Test Driven Development with ASP.Net MVC (Part 2)

The series in full:

In Part 1, I talked about my view on TDD, and the particular flavour I use when doing TDD with MVC. In this post I am going to have a look at the feature we want to implement.

An event booking system

The functionality we are building is for an event booking system.  There is a database full of events, and people can use the web site to search for events and make a booking.

We are interested in implementing the search functionality. We may be fortunate to have analysts, testers and developers working together to craft the user stories with the product owner, but at this stage it doesn’t really matter how the user stories were created.  What matters is that there is a framework of ideas to build from.  They don’t have to be perfect, but it is difficult for the system to emerge without something to kick-start the ideas.

We have the following user story:

As a potential event attendee, I want to search for events, so that I can see all the available events that match my criteria

We also have some screen mock-ups to guide us.  A couple of the more relevant ones are shown below:

Event Search Screen mock-up 1

Event Search Screen mock-up 1

Event Search Screen mock-up 2

Event Search Screen mock-up 1

From the mock-ups, what behaviour do we want to cover? There are lots of potential scenarios, but lets focus on a few of the more straight forward ones for now:

• Search criteria options are pre populated
• Search for an event by region
• Search for an event by name
• No results returned from search
• Search criteria is ‘remembered’ when the results are shown

You will see that some of the scenarios overlap. For example, having no search results returned could well be part of searching for an event by name or region, however I find it better to cover the scenarios explicitly for the benefit of test separation in the case of both unit and acceptance testing.

From the scenario list we can now flesh out some examples to use:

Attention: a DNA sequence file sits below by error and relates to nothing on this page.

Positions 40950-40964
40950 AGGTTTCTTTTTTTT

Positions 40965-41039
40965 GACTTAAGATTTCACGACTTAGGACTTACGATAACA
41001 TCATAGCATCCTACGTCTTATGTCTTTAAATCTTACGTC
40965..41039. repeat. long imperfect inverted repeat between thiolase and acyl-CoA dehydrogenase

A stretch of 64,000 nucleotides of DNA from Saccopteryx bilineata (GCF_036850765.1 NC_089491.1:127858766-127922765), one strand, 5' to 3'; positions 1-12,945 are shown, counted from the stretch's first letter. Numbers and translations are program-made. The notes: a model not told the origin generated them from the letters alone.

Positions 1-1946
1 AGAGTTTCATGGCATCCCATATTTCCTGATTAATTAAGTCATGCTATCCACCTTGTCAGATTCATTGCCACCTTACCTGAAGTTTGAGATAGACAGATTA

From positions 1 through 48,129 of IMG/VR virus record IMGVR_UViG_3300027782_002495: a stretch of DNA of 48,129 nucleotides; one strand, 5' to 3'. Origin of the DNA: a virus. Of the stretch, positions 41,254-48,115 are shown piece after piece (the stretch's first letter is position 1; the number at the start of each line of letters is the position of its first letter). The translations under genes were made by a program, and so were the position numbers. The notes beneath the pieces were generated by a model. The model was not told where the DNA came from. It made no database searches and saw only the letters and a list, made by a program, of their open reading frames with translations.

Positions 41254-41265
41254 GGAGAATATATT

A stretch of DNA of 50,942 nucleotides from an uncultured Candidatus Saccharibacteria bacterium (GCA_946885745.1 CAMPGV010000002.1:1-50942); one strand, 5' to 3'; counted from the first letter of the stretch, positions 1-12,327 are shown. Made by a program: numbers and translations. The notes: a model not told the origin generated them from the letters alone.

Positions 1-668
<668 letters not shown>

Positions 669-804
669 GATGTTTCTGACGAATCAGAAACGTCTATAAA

Scenario 1 – Search criteria options are pre populated
GIVEN that I want to search for an event by region
WHEN I select to choose a region
THEN a list of possible regions is presented

Scenario 2 – Search for an event by region
GIVEN the following events exist

Event Code Event Name Region Description
CR/0001 Crochet for Beginners North A gentle introduction into the art of crochet
CR/0002 Intermediate Crochet North Taking your crochet to the next level
CH/3001 Cat Herding London A starter session for the uninitiated

WHEN I search for events in the “North” Region
THEN the search results present the following events

Event Code Event Name Region Description
CR/0001 Crochet for Beginners North A gentle introduction into the art of crochet
CR/0002 Intermediate Crochet North Taking your crochet to the next level

Scenario 3 – Search for an event by Name
GIVEN the following events exist

Event Code Event Name Region Description
CR/0001 Crochet for Beginners North A gentle introduction into the art of crochet
CR/0002 Intermediate Crochet North Taking your crochet to the next level
CH/3001 Cat Herding London A starter session for the uninitiated

WHEN I search for events with the name “Cat Herding”
THEN the search results present the following events

Event Code Event Name Region Description
CH/3001 Cat Herding London A starter session for the uninitiated

Scenario 4 – No Search results return from search
GIVEN the following events exist

Event Code Event Name Region Description
CR/0001 Crochet for Beginners North A gentle introduction into the art of crochet
CR/0002 Intermediate Crochet North Taking your crochet to the next level
CH/3001 Cat Herding London A starter session for the uninitiated

WHEN I search for events in the “South” Region
THEN I am informed that no search results have been returned

Scenario 5 – Search criteria is ‘remembered’ when the results are shown
GIVEN I have performed a search in the "North" region
WHEN the search results page is displayed
THEN the search criteria displays my choice of region

In Part 3 we will start implementing the application, guided by the behaviour defined in the scenarios.

The series in full:

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7 Responses to Test Driven Development with ASP.Net MVC (Part 2)

  1. Pingback: Test Driven Development with ASP.Net MVC (Part 1) « James Heppinstall: On Development

  2. Pingback: Test Driven Development with ASP.Net MVC (Part 3) « James Heppinstall: On Development

  3. Pingback: Test Driven Development with ASP.Net MVC (Part 4) « James Heppinstall: On Development

  4. Pingback: Test Driven Development with ASP.Net MVC (Part 5) « James Heppinstall: On Development

  5. Pingback: Behavioural testing in .Net with SpecFlow and Selenium (Part 1) « James Heppinstall: On Development

  6. Nehru Barry says:

    Sometimes ago i seen the article about Test Driven Development.here i think you provide information in 5 stages.and nothing more interesting.

    • jheppinstall says:

      Hi Nehru,

      Thanks for your comment. I am not sure what you were expecting in a post about TDD with MVC. If you have any ideas to improve the series I would be interested to hear them.

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